Ashley Esarey received his Ph.D. in political science at Columbia University and is assistant professor of comparative politics at Middlebury College. His academic research concerns mass media and the internet in China and their effect on democratization movements more generally. In recent years, he has conducted extensive quantitative research on Chinese print media content. He served as East Asia analyst for Freedom of the Press.

Thomas Gold is a former assistant professor of comparative politics at Sacred Heart University and the author of The Lega Nord and Contemporary Politics in Italy. He earned his Ph.D. from the New School for Social Research and received a Fulbright Fellowship to conduct research in Italy in 1996 and 1997. He served as a Western Europe analyst for Freedom of the Press.

Diana Howansky is a staff associate at the Ukrainian Studies Program of Columbia University. She holds an M.A. in international affairs, with a specialization in Russian area and East European studies, from the School of Advanced International Studies at Johns Hopkins University, as well as an M.S. in journalism from Columbia University's Graduate School of Journalism. She has worked in the field of democratic development in various countries in the former Soviet Union. She served as a former Soviet Union analyst for Freedom of the Press.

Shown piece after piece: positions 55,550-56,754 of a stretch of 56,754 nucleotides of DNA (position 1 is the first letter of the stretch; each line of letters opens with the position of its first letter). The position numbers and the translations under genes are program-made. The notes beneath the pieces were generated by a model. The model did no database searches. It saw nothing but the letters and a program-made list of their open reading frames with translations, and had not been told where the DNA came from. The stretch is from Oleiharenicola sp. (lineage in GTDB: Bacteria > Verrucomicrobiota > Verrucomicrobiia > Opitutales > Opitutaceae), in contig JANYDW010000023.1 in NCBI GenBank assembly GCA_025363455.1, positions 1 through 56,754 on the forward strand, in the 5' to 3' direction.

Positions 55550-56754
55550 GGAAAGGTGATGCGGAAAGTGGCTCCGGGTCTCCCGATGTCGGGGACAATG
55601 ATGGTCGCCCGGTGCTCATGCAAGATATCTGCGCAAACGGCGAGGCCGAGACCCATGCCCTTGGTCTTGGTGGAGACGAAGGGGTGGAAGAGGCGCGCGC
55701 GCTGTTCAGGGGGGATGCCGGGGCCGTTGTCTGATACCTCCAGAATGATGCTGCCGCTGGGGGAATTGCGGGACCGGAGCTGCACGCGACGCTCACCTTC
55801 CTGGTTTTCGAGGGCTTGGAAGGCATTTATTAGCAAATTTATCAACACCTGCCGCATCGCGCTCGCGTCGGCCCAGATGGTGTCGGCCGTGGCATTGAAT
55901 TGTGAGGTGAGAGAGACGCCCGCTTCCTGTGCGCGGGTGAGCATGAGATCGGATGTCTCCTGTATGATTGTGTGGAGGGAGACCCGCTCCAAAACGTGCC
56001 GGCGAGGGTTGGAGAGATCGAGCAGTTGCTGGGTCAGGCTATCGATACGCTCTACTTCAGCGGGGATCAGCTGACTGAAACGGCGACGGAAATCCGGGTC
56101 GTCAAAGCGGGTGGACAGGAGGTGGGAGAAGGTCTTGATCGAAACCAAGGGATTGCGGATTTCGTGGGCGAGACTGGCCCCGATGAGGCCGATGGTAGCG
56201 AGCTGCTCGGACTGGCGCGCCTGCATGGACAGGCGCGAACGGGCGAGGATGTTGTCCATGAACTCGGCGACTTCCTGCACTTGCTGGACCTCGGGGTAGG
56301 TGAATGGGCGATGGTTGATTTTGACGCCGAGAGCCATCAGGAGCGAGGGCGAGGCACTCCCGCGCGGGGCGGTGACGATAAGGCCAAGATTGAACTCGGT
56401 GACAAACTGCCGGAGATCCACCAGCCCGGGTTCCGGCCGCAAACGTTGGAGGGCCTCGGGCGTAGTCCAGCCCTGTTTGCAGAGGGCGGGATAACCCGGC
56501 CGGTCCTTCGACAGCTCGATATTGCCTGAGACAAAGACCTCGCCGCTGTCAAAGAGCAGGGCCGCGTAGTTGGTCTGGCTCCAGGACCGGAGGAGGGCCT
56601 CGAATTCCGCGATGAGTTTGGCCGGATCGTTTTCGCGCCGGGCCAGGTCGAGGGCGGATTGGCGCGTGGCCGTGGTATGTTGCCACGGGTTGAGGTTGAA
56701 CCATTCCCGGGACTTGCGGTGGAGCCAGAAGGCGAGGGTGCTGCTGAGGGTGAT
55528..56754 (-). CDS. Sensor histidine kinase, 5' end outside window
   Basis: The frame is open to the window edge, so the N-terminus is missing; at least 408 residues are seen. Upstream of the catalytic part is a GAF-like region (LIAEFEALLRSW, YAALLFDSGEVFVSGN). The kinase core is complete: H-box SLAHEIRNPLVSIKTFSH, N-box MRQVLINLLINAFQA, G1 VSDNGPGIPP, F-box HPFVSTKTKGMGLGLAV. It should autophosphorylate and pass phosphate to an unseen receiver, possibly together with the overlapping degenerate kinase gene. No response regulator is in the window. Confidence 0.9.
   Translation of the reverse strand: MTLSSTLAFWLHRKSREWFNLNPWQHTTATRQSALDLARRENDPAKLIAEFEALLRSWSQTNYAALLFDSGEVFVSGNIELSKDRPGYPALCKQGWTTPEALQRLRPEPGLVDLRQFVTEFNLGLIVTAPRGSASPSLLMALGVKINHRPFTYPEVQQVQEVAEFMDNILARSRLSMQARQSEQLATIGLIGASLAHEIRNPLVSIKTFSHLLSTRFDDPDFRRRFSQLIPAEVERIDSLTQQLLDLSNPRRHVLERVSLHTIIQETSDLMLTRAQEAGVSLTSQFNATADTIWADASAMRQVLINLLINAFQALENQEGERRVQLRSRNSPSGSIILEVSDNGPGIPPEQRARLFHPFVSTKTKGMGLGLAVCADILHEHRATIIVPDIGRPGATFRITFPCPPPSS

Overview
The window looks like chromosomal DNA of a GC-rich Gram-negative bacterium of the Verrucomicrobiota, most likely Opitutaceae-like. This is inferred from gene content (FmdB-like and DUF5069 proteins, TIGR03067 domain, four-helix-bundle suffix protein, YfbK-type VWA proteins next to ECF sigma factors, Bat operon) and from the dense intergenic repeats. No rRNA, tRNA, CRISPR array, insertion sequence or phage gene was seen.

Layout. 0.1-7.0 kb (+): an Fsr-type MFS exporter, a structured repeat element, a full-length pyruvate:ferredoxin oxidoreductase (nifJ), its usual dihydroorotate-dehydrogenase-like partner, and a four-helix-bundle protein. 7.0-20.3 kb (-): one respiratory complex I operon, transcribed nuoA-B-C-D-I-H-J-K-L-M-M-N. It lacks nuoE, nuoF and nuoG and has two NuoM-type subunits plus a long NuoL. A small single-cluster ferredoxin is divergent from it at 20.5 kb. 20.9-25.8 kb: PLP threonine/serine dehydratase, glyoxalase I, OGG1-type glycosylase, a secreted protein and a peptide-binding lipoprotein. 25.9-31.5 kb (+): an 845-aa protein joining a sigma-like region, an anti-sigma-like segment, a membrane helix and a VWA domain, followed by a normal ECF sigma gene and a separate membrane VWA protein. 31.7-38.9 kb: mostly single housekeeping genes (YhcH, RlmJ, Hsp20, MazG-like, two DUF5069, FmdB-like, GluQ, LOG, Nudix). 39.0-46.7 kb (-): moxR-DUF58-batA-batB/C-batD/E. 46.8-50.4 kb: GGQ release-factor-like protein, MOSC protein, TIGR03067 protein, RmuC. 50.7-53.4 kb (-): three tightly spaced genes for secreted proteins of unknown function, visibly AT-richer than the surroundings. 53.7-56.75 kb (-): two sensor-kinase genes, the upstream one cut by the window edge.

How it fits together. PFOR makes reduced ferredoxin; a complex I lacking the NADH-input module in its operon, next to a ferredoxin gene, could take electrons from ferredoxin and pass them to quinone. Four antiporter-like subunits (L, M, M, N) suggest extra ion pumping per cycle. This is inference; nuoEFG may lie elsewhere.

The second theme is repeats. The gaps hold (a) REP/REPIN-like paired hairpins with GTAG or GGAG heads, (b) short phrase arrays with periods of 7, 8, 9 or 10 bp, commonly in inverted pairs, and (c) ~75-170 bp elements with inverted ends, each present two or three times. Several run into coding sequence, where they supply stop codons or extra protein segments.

Sallie Hughes is an assistant professor in the Journalism Program and Spanish-Language Journalism Masters Program at the School of Communication, University of Miami. Her Ph.D. from Tulane University is in Latin American studies, with an emphasis on the media and politics of the region. Her book on the transformation of journalism in Mexico, Newsrooms in Conflict: Journalism and the Democratization of Mexico, was published in June 2006 by the University of Pittsburgh Press. She served as an Americas analyst for Freedom of the Press.